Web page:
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A Short-Term-Housing Haven in Downtown D.C.

By Sarah Abruzzese
Special to The Washington Post
Saturday, April 22, 2006

Plenty of apartment buildings have transient tenants -- but not as transient as those at 1710 H St. NW.

The building, which is blocks from the White House and the World Bank, rents furnished apartments for terms as short as 30 days. Many residents are here on work assignments.

The 141-unit building was originally designed as a condominium, but Korman Communities bought it last year, while it was still under construction, and switched it to short-term rentals.

The company, which is based in the Philadelphia suburbs, also runs similar high-end short-term rental buildings in Pennsylvania, New York, New Jersey and North Carolina.

The H Street building has been open to tenants for almost a year. While most construction is complete, there are still a few projects underway, such as the installation of a rooftop deck with a retractable canopy.

Residents say that, like many other short-term visitors to Washington, they don't spend a lot of time in their rooms. Still, they praised the spacious apartments, well-designed living space, friendly staff and convenient location.

"I love it," said Jerry Alex, 24, an accountant who was sent here from Ohio for a six-month work assignment. He has lived at the Korman Communities building for three months.

"It is very luxurious," he said, adding that the people who work in the building are kind. "These guys hook me up with everything," he said.

With the exception of room service, all the services offered at hotels are available, including maid service. Mark Signorelli, 46, a trial consultant, spent two weeks living in a one-bedroom apartment. "Seems like they didn't cut many corners," he said about the building.

His client chose the building for him and arranged for daily maid service instead of the standard weekly service. Even though he wasn't home often, he said, it was "more economical to do this than spend $250 a night for a hotel."

The furnished one- and two-bedroom apartments also include more than most hotel rooms. Each is outfitted with a flat-screen television and DVD player in the living room and each bedroom. There are a stereo system, high-speed Internet access, and a front-loading washer and dryer.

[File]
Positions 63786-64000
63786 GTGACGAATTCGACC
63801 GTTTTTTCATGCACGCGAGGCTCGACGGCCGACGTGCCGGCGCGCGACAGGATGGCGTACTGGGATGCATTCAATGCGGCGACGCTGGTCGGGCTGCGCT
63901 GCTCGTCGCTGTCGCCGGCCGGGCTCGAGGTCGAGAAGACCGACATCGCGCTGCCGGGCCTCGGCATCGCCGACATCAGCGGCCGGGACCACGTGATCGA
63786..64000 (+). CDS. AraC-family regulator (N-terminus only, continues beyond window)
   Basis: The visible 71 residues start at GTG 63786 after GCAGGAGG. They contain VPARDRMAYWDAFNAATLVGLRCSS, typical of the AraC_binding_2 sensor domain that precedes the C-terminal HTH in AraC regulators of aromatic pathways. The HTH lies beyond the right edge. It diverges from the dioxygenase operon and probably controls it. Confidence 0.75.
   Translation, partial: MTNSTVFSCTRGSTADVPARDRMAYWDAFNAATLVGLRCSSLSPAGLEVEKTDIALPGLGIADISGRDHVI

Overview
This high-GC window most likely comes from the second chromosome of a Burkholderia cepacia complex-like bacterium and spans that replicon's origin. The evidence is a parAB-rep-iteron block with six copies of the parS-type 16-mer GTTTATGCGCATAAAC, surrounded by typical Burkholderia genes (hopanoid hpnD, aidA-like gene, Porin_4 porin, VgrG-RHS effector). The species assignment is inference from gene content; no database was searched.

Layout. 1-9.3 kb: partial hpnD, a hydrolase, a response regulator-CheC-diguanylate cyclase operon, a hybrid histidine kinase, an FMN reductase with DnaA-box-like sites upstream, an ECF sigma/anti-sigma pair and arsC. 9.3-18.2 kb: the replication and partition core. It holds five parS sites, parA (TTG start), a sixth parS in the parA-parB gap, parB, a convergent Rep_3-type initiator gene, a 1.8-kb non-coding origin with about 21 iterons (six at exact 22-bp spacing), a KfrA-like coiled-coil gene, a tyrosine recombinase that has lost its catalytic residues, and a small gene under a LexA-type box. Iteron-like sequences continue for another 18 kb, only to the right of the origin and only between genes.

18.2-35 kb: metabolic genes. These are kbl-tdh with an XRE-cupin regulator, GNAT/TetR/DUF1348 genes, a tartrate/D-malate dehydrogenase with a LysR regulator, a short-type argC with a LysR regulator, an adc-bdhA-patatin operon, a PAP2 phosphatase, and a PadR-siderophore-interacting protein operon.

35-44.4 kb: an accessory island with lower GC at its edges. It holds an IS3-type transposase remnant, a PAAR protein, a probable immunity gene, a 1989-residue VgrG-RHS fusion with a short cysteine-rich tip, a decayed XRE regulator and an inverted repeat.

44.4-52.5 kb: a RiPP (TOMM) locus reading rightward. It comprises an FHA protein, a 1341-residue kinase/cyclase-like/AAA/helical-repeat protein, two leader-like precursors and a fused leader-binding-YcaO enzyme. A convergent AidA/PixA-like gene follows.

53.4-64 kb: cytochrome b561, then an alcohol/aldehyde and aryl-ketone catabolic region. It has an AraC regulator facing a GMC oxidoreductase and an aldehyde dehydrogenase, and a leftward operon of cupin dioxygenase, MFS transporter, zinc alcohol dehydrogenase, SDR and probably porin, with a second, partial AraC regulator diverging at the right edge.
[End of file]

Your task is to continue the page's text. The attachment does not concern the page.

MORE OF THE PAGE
All the apartments share the elegant but simple decor: There are dark wood floors, high ceilings, marble countertops, steel appliances in the kitchen, and spacious bedrooms and living rooms. The interior designer has created open spaces with strong, clean lines, without superfluous decoration.

There are also four penthouse apartments, which have higher ceilings and private balconies with a table and chairs, perfect for relaxing in the spring.

Kitchens are fully outfitted, too. In addition to major appliances, each has a toaster, coffee maker and microwave oven, as well as a set of cookware.

"The kitchens are great," Alex said. "Everyone who has come to visit me [is] very impressed."

And when friends come to visit, Alex borrows a rollaway bed from the building. His apartment is so spacious, he said, that even then, it's not overly crowded.

The building has a fitness center with cardio and weight machines, as well as an adjoining spa room. The concierge can arrange for a massage there. There is a business center with a connecting conference room, where staff will set up everything needed to give a presentation. Continental breakfast is provided on weekdays.

The minimum stay is 30 days, and the apartments are available for monthly contracts. Lynn Taylor, the general manager, said many companies such as the one Signorelli was working for have long-term contracts on apartments that their guests use.

The building is "strategically located," Alex said. It is just a couple of blocks to Metro stations on both the Red Line and the Blue/Orange line. Alex uses the subway to get to his job near Tenley Circle.

And for when he's not working, there are also plenty of restaurants and bars within walking distance.

Signorelli said the neighborhood is reasonably quiet but still a walkable commute to his client's office. He said, though, that he is used to New York City's extensive transportation system and wishes there were more taxis here.

R.W. Apple Jr., 71, and his wife, Betsey, have lived in a two-bedroom apartment in the H Street building since December. The Apples own a home in the area but were looking for a place without lots of stairs while he undergoes medical treatments. His doctors say he probably should avoid steps for about six more weeks; when it's time to move out, he will have to give just 15 days notice.

The apartment is "absolutely wonderful," said Apple, an associate editor for the New York Times. "I hate to be overly enthusiastic; it is not my professional pose." Nonetheless, he said, "The location is fabulous, right in the middle of everything." Because the building is downtown, friends can easily visit on their lunch hours.

"We haven't regretted coming here for a minute," he said.

The apartments are "bright, very much to our taste," he said.

"When you are sick, the last thing you want is gloom. You want something peppy and bright and cheery, and this has been that for us."

Korman has been providing temporary corporate rentals for about 40 years, slowly expanding from its base in Pennsylvania to other locations along the East Coast. There are 21 communities in the chain. Many of them are split between standard apartment rentals and short-term rentals. When the company bought the H Street building, the plan was to rent both short term and long term, but the leasing has been such a success that the entire building is used for short-term rentals, Taylor said.

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